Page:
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How To Get Hired For A Job That Isn’t A Perfect Match

By News Creatives Authors , in Leadership , at July 24, 2021

What is the best way to convince an employer or recruiter that you are a good fit for the role despite not meeting all the qualifications of a position? – Research Coordinator

If you see a job posting where you match some qualifications but not others, it doesn’t necessarily mean you shouldn’t apply. Job postings are often inaccurate. The hiring team may not be sure exactly what they need, so they draft the posting with what they know and this changes later on, but no one updates the posting. The posting could be a copy-and-paste creation from a similar job that’s close enough, but not exact. Or, the posting might be more aspirational – i.e., including every single thing the hiring team hopes to get – but they would be willing to settle for less.

That said, when I recruited, I saw too many candidates apply for jobs where they had absolutely no relevant experience. This was interpreted as laziness on the candidate’s part since they didn’t bother to read the posting. It also showed poor judgment because the candidate was wasting their and the employer’s time. I once did a search for an After Effects animator, and some applicants didn’t have any After Effects experience, or even worse, no animation experience at all. Applying for a job where you don’t meet the main requirement is not a stretch; it’s delusional.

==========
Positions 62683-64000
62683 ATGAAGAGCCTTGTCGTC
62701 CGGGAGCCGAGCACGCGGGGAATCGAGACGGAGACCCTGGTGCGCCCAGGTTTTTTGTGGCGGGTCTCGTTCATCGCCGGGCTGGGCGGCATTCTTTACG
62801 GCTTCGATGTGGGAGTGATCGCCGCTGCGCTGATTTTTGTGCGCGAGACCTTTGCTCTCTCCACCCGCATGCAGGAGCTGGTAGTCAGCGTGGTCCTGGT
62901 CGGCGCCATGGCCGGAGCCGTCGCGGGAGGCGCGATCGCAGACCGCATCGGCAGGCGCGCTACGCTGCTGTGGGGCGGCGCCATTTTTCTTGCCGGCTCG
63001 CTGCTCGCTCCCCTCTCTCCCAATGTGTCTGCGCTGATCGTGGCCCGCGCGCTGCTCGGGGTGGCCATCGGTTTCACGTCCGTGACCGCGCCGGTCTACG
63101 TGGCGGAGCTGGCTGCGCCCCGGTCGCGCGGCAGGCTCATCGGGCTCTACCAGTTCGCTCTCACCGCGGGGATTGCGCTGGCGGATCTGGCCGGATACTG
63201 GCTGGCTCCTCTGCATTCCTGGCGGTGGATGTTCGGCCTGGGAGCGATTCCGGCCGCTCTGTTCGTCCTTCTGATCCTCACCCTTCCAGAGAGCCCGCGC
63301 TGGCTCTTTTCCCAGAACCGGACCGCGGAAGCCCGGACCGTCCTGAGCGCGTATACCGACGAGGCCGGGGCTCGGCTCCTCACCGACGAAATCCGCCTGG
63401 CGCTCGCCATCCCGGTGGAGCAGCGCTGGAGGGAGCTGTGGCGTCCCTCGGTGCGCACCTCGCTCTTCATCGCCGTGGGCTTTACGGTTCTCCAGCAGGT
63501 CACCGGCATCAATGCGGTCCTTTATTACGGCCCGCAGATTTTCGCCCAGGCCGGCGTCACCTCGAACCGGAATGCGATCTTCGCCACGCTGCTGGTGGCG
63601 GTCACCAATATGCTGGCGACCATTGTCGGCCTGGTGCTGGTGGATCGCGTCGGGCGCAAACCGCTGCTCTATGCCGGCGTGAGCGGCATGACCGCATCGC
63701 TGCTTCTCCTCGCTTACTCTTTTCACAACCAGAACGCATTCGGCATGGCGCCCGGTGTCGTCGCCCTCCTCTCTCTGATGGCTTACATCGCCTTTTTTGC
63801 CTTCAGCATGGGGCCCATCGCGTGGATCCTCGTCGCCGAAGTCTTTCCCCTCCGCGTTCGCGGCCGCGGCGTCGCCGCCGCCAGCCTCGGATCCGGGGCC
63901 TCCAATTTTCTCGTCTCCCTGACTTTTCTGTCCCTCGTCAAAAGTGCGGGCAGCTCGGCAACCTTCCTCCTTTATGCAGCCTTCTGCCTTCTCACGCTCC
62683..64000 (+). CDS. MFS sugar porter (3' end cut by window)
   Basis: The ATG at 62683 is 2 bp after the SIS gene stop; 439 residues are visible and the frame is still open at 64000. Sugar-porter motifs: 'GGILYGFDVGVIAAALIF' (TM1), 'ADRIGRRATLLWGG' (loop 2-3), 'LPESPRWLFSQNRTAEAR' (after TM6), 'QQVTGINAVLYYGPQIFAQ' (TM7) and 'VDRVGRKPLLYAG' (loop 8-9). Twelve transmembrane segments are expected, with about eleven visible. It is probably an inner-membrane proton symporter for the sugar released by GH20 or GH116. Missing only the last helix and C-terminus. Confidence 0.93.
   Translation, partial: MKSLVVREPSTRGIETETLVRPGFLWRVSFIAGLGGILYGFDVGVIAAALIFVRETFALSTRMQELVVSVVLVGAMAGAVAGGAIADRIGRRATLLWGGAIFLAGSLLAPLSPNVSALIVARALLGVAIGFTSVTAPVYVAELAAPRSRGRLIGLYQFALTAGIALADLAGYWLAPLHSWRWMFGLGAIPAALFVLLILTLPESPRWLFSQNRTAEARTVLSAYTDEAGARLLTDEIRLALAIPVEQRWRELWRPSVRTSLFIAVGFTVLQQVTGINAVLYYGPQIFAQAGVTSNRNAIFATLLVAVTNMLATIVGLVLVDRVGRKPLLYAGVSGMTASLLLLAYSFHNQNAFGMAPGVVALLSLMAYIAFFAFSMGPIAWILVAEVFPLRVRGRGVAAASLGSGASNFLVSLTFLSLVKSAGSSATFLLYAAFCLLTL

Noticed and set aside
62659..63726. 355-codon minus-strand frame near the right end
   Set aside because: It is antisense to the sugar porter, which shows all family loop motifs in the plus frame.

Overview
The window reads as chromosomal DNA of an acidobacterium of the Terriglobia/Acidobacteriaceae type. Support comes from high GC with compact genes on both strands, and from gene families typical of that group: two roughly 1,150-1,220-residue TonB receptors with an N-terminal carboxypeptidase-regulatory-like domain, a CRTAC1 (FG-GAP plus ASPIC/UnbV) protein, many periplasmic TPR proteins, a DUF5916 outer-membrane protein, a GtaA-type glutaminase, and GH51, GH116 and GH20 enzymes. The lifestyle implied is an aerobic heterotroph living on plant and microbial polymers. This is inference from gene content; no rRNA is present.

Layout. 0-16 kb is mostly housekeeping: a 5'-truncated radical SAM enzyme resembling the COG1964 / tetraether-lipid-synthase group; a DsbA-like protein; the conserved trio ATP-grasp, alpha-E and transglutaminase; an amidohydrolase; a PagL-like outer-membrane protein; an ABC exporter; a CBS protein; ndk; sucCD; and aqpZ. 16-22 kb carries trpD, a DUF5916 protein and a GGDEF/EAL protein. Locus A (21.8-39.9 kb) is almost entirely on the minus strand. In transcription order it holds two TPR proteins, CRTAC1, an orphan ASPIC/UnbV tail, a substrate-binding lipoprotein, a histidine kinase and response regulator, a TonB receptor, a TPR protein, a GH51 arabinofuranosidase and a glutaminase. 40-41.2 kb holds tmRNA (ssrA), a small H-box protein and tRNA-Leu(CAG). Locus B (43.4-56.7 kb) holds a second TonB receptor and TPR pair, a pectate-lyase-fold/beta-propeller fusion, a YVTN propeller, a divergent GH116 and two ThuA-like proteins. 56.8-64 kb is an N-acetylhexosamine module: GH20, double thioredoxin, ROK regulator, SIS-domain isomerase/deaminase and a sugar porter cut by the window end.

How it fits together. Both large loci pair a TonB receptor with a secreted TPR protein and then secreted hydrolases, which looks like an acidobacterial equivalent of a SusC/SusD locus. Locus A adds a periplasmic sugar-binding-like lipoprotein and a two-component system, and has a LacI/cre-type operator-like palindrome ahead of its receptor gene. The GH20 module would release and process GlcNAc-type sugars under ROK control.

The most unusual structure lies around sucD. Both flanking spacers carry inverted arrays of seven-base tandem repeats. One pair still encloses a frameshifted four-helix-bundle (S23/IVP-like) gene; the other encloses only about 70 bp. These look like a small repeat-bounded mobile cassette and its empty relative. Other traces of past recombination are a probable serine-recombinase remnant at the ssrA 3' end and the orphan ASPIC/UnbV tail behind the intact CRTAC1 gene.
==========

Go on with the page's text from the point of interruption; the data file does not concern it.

As a candidate, how do you know if you’re stretching or delusional?

Focus your case on the most important aspects of the job

Look at the main responsibilities of the job as described in the job posting. Can you be productive from day one? If the job is focused on financial analysis and you have that experience, then you match the most important aspects of the job, even if the job posting might mention a database you didn’t use. On the other hand, if you happen to know that database because you have been an IT manager and part of your job was rolling out that software, but you didn’t actually use it for any financial analysis, then you shouldn’t apply for that job.

If you could explain to your prospective manager how you would approach the role from day one, then you have enough of a match to apply. It may turn out that certain aspects of the job are more important than you initially thought and therefore you aren’t an exact match or you actually aren’t interested, but you won’t know that now. I would err on the side of applying v. not because job postings are often not completely accurate.

Appeal to the main decision-maker

Your resume is the first thing the prospective employer sees if you apply to a job posting as your first step. If your background isn’t obviously relevant – for example, you worked in a different industry or your job title isn’t an obvious match – then you might be overlooked because resumes are reviewed in seconds. Whether or not the application calls for a cover letter, you should include one, either combined with your resume or as a separate upload. If the application doesn’t call for a cover letter, I would combine the cover letter with the resume to ensure the employer can’t view one without the other.